I forgive myself for not knowing how to take care of myself. For depending on others. For being needy when I was lonely. For not knowing how to love myself for so many years of my life.

I forgive myself for identifying with my body for so long, with this shell, not realizing that my appearance and my physical body really are not me. I forgive myself for every time I felt bad based on something external, something that wasn’t really me.

I forgive myself for not always knowing what is right for me. For not always doing what’s best for me, even when I know the right path. I forgive myself for being ignorant and silly and stupid sometimes. I forgive myself for making mistakes. I forgive myself for not making mistakes and being paralyzed with fear. I forgive myself for all the times I didn’t act when I knew it was better that I should.

I forgive myself for every time I gave into that voice, that voice of resistance, the lizard brain, fear. I forgive myself for every time I didn’t do something because of fear. I forgive myself for procrastinating and for not doing my work. I forgive myself for avoiding the true passions and purpose of my life for so long. I forgive myself for being blind and asleep.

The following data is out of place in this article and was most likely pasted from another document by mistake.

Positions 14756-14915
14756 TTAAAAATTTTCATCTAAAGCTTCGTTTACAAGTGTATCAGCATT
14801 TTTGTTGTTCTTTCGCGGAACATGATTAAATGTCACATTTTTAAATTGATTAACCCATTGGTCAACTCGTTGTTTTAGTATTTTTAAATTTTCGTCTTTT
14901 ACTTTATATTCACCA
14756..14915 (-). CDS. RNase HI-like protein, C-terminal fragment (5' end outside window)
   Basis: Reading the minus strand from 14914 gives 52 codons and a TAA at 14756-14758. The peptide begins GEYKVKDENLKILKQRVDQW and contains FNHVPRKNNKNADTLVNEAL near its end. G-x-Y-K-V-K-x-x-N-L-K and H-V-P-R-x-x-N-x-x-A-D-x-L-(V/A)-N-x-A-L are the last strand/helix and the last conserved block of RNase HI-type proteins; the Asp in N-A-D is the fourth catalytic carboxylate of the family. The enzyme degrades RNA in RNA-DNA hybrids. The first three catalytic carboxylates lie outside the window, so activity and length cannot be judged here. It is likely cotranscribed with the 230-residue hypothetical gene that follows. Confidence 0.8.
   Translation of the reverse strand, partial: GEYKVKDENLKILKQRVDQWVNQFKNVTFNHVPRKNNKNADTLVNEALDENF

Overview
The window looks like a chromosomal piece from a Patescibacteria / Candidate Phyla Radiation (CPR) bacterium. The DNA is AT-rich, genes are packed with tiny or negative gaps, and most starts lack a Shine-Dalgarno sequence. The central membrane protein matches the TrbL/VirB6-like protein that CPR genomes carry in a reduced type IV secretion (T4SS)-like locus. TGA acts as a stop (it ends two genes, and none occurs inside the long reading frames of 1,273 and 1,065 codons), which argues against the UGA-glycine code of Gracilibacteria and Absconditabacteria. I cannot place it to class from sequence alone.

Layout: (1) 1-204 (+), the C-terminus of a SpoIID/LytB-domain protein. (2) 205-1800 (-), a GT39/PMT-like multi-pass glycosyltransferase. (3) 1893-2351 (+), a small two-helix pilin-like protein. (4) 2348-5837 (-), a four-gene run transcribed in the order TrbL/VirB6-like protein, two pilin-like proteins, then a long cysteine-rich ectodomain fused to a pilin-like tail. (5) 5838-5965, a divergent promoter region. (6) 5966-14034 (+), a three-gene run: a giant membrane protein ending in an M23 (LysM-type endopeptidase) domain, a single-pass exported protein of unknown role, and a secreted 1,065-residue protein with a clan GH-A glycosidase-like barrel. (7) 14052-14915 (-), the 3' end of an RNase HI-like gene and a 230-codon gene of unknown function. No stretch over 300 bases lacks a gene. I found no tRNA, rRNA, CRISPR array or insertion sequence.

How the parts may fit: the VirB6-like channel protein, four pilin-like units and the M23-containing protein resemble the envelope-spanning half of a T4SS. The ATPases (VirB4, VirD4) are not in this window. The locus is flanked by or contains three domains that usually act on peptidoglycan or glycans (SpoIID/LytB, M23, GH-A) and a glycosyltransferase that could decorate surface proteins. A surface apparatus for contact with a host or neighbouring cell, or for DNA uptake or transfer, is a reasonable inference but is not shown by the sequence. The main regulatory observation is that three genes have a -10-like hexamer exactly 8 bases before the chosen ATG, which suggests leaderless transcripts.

I forgive myself for blaming myself for so long. For blaming myself and not knowing why I felt so guilty, so shameful for just being alive.

I forgive myself for not forgiving myself for certain things until now. I forgive myself for not letting go of certain things until now. And I forgive myself for all the things I forgot to forgive myself for.

& I forgive myself for forgetting sometimes. Forgetting to breathe. To relax. To love. To just be.